You have to wonder do judges keep cats? Have they ever felt a small, bony, hard as a nut yet soft as satin head push its way into their closed palm as they idled the time away watching Pet Rescue? That little companion, coming towards you with nothing but its modest cargo of trust, love and, yes, need?
I ask the question, not because I would dare to interrogate the superior intellect of any of m'learned friends, for which I would undoubtedly pay a hefty price.
But simply because I – and many, many others across Northern Ireland – am at an utter loss to understand how four men convicted of inflicting one of the vilest forms of premeditated abuse on animals ever seen in Northern Ireland can walk free from a court here.
Because the message that sends out loud and clear is that this is a place where you can look on as a terrified cat held captive in a cage is torn to shreds by dogs trained to fight – and not serve a day in prison. In fact, you can also make a video nasty of the barbaric killing on your phone to watch later, as these men did – and not serve a day in prison.
Instead, you can whoop and grin and raise your arms in the air in victory – well, why not? You have won – as you stroll out into the sunshine, having been handed a six-month sentence, suspended for two years, and a ban from keeping or controlling animals for 10 years.
Incredibly, that was the punishment meted out to Jeremiah Kirkwood (43), and his sons Chris (23), and Wayne (20), who admitted keeping animals for fighting. They also pleaded guilty to having equipment connected with animal fights and causing unnecessary suffering to four puppies. Jamie Morrow (19), admitted similar charges.
No wonder the police described themselves as "very disappointed" by the court's decision. Why bother with months of investigation, gathering evidence, drawing upon PSNI time?
After all, it's only a cat.
Except anyone who has ever been fortunate enough to share their lives with these beautiful, sensitive, highly intelligent animals will know what a disgusting travesty that is – and will find it unbearable to think of the cruel, vile end which one of them met.
I have a friend who was given a little rescue cat when she was seriously ill and fighting for her life. She'd come home from each gruelling round of chemo and sleep fitfully for days but, each time she'd wake, there was her new pal, sitting on one corner of the bed, sentinel-like, watching over her.
Afterwards, mercifully well again, she told me she could never explain how vital that quiet, constant presence had been to her recovery.
I've known what it's like to be bereft with grief, wide awake in the small hours when everyone else is asleep, and yet feel not alone.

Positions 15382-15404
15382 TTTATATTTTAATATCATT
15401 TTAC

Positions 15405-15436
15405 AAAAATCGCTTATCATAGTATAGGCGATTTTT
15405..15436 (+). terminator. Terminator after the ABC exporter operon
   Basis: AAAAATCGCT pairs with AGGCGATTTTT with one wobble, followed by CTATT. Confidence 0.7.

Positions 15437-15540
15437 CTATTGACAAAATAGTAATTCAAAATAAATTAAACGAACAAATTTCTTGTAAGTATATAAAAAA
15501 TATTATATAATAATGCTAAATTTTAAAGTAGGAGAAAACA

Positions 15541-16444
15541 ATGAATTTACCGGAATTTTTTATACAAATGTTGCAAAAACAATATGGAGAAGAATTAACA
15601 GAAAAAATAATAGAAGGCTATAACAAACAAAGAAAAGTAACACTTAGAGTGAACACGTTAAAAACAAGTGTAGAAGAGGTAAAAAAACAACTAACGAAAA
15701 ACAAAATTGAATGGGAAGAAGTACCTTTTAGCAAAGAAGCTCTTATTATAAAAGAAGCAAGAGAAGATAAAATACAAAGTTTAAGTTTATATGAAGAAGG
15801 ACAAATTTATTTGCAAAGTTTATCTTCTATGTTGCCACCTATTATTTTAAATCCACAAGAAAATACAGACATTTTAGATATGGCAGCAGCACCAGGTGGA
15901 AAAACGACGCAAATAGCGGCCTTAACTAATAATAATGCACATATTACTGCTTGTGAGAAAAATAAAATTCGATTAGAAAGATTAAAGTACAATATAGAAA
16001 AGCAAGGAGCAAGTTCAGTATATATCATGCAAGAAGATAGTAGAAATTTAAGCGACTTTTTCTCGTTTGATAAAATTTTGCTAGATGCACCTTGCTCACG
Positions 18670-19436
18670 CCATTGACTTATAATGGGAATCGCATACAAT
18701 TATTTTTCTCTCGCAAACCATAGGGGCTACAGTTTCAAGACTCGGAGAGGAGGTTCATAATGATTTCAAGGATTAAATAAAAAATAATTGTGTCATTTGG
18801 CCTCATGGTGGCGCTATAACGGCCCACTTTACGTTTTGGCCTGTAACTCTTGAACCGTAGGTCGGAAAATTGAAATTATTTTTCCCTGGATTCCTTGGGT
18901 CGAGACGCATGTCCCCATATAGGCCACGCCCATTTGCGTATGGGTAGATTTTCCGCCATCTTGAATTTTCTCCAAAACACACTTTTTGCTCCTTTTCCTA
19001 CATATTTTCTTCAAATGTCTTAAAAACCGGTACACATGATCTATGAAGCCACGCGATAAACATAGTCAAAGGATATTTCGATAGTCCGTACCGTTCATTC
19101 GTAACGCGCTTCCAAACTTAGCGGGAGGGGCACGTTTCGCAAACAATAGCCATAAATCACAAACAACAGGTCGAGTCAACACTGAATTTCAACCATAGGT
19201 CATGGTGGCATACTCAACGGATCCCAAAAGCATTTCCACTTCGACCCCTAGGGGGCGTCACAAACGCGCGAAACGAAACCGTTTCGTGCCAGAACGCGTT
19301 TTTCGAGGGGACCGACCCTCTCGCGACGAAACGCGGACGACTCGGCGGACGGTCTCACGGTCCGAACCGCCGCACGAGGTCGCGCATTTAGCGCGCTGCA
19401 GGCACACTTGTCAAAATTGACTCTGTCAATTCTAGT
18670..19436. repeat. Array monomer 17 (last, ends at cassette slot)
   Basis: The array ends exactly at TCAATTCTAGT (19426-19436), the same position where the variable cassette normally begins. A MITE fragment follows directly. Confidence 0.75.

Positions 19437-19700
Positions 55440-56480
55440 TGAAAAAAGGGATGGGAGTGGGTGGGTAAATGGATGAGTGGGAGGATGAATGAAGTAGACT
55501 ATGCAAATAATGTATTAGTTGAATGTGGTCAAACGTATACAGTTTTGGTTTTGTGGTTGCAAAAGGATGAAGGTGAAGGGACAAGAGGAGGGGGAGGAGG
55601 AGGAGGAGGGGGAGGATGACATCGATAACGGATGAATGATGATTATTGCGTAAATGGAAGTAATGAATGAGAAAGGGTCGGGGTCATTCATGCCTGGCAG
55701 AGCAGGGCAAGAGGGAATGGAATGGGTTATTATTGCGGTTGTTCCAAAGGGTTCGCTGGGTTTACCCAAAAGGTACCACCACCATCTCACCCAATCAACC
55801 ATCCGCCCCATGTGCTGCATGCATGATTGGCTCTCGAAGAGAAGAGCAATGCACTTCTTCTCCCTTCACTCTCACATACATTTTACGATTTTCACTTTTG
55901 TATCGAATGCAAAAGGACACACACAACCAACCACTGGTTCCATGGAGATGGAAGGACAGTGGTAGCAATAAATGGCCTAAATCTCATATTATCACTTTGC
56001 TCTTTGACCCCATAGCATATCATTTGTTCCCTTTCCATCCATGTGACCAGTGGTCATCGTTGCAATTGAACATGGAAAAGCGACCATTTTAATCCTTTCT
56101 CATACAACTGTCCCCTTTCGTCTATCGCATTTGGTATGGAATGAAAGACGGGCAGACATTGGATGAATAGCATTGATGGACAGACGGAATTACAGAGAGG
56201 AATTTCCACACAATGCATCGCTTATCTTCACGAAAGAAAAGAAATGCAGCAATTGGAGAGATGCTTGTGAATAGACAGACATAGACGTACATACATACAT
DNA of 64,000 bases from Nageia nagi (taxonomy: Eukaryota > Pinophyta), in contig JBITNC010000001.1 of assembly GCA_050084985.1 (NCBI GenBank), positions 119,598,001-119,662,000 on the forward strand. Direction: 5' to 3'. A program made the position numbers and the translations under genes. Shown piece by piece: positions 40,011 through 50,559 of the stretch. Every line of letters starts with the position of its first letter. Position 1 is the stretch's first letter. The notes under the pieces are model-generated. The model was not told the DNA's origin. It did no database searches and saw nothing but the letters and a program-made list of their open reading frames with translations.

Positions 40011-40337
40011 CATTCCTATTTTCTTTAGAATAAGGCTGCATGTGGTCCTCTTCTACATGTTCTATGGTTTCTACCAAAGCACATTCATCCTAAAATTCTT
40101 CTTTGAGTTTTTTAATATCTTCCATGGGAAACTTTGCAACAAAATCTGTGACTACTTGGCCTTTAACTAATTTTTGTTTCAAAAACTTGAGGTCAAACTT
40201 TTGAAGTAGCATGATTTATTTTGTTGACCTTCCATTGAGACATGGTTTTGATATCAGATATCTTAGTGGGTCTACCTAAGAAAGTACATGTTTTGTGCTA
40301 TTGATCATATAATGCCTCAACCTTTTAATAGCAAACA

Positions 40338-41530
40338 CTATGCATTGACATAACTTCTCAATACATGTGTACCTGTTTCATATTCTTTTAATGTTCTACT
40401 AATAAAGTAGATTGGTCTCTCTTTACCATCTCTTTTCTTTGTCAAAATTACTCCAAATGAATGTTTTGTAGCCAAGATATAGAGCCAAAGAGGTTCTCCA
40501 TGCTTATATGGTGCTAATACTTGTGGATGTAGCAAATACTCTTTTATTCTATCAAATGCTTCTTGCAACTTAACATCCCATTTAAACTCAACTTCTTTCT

There is something so calming about being close to a cat, its low thrum echoing through the dark, its body gently vibrating when you reach out and touch it in the darkness.
And just look at their beauty! A little tiger that comes close to you. What a gift, to have in one's life.
Maybe I'm too sentimental about animals and that's why our judiciary leaves me at a loss. Maybe it's just a cat. It's just that pets have been part of my world for as long as I can remember.
Often they're easier company than humans, with their uncomplicated, easy, heart-on-a-paw personalities, their wise intuition. No mind games, sniping or treachery, beyond nabbing some food out of your hand.
Bored in a meeting at work, I can still while away the time, conjuring up every pet I've ever known from childhood, from Snowy the Rabbit onwards. My father was exacting with us about how we cared for our pets – "if you keep them, keep them right. Fed, watered, clean ... give them a good bed and kindness." Most of us, I'm sure, are the same.
So, forgive me if I don't really want to go to the dark places where people like the Kirkwoods and their ilk roam large. We all know the psychology, what is said about those who happily harm animals to get their jollies.
For some, it's their secret way of getting back at the rest of us – harming the creatures which give companionship to so many. That's why, as well as availability, it's domestic animals that are so often the victims.
Were the spite and violence conducted against property, bricks and mortar, or vehicles, there would be custodial sentences.
We need to make sure systematic, recreational violence against animals is met with adequate censure in the courts.
Especially when the victim is "just a cat". We owe dumb animals that.